How does the virus affect pregnant women and the newborn?

Data is currently indeterminate on the following questions:

1) Does COVID-19 cause problems during pregnancy? [1-3]

  • There have been a small number of reported problems with pregnancy or delivery, such as preterm birth, in babies born to mothers who tested positive for COVID-19 during their pregnancy1. However, it is not clear that these outcomes were related to the maternal infection.

2) Does COVID-19 affect the health of the baby after birth? 

  • As there is no clear evidence of intrauterine infection with COVID-19, it is not thought to cause congenital defects at this time.[1,4,7] 

3) Do pregnant women have a greater chance of catching COVID-19 than the general public? [1]

 

4) Pregnant women are more likely to have a serious illness as a result of COVID-19? [1-3]

  • Unlike influenza and other respiratory illnesses, based on a limited number of confirmed COVID-19 cases, pregnant women do not appear to be at increased risk for severe disease.[1]

 

Do pregnant women with COVID-19 can pass the virus that causes COVID-19 to their fetus or baby during pregnancy or delivery? [1,4]

  • No infants born to mothers with COVID-19 have tested positive for the COVID-19 virus yet. In these cases, which are a small number, the virus was not found in samples of amniotic fluid or breastmilk.[1-2]

  • However, all babies of women with suspected or confirmed COVID-19 need to also be tested for COVID-19.[3]

  • CDC recommends that a mother with flu should continue breastfeeding her infant while taking precautions to avoid spreading the virus to her infant, e.g. washing her hands before touching the infant and wearing a face mask while feeding at the breast.[1]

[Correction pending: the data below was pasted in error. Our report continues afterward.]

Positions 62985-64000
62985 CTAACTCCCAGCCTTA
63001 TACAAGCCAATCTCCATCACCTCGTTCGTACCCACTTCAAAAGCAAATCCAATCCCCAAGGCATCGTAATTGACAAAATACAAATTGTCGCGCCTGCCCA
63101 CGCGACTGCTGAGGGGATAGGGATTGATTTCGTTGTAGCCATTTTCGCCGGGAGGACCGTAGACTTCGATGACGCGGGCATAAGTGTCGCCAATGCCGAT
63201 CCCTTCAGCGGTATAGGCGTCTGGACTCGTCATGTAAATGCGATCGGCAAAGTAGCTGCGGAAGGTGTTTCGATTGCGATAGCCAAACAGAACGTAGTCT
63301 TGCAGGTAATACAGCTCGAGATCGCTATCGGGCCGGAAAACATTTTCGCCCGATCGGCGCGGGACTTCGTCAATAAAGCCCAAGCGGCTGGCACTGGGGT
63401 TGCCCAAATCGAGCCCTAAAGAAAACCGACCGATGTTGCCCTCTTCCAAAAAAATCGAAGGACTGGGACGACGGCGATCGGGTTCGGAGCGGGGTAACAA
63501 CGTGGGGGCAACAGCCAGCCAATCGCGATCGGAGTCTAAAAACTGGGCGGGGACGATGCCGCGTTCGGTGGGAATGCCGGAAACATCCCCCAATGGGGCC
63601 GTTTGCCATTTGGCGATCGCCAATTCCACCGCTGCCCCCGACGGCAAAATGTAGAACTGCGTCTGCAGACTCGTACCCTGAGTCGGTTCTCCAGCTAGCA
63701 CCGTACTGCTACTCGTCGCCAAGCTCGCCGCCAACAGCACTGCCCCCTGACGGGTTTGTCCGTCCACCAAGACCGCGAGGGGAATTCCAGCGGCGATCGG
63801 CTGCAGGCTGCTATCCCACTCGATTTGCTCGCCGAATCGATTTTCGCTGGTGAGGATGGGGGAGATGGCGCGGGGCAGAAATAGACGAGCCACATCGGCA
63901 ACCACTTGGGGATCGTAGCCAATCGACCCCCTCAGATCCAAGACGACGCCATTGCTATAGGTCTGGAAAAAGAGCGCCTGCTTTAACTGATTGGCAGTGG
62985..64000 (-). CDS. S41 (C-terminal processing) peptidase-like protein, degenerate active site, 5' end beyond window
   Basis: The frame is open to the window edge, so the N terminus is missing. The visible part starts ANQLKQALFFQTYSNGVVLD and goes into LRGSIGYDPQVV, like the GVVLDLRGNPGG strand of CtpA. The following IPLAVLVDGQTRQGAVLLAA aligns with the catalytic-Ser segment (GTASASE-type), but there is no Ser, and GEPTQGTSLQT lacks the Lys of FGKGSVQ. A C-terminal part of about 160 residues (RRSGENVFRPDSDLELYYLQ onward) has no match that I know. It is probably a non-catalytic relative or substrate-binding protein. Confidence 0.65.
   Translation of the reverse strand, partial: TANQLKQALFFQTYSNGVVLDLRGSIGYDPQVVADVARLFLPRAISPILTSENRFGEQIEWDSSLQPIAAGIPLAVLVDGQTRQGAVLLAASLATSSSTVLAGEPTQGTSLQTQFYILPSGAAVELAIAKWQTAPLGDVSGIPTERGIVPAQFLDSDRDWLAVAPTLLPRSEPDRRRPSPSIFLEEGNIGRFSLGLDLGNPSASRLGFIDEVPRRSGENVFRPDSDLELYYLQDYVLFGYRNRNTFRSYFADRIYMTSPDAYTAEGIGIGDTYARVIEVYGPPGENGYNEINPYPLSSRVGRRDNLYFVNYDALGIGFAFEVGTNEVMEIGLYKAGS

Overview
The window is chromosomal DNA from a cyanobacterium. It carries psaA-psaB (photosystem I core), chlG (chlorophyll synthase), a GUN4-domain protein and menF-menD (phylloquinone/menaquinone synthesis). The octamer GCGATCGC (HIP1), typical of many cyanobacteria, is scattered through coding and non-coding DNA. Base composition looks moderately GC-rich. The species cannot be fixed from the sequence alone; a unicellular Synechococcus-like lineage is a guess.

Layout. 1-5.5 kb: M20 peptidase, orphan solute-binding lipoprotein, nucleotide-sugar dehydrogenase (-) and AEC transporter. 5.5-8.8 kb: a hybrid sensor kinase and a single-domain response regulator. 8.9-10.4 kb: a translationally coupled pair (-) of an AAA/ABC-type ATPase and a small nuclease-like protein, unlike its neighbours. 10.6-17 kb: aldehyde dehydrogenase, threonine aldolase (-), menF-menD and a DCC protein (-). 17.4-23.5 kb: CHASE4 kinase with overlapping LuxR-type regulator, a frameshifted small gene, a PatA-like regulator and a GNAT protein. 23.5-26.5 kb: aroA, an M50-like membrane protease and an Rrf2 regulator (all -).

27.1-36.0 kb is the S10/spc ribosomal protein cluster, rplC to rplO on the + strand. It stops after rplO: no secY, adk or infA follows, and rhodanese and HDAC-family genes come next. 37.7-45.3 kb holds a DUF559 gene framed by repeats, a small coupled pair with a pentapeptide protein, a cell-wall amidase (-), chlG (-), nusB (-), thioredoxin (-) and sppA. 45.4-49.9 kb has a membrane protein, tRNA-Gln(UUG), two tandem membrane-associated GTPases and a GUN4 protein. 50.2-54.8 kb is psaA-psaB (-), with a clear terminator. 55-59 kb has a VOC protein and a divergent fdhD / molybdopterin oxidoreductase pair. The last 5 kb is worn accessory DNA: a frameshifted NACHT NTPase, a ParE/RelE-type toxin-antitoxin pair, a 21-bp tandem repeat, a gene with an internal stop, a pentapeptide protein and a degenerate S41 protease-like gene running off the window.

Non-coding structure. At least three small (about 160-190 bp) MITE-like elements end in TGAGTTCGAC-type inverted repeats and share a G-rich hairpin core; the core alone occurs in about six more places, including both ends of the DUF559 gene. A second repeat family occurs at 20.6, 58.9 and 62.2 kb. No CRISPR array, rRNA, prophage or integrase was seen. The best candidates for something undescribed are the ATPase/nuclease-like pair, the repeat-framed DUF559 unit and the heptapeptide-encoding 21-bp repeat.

However, we do know that pregnant women experience multiple bodily changes that tend to increase their risk of infections. With viruses from the same family as COVID-19, and other viral respiratory infections like influenza, women have had a higher risk of developing severe illness if pregnant. [1-3]

 

 

References

  1. Centers for Disease Control and Prevention (CDC)

  2. The American College of Obstetricians and Gynecologists (ACOG)

  3. Royal College of Obstetricians & Gynaecologists

  4. Chen, Huijun, et al. “Clinical Characteristics and Intrauterine Vertical Transmission Potential of COVID-19 Infection in Nine Pregnant Women: a Retrospective Review of Medical Records.” The Lancet, vol. 395, no. 10226, 2020, pp. 809–815., doi:10.1016/s0140-6736(20)30360-3.

  5. Breslin, Noelle et al. “COVID-19 in Pregnancy: Early Lessons.” American Journal of Obstetrics and Gynecology MFM, 2020. https://doi.org/10.1016/j.ajogmf.2020.100111

  6. Boelig RC, Saccone G, Bellussi F, Berghella V, MFM Guidance for COVID-19, American Journal of Obstetrics & Gynecology MFM,2020, doi: https://doi.org/10.1016/ j.ajogmf.2020.100106. 

  7. RCOG Coronavirus (COVID-19) Infection in Pregnancy : Information for healthcare professionals Version 3 (Published March 18, 2020)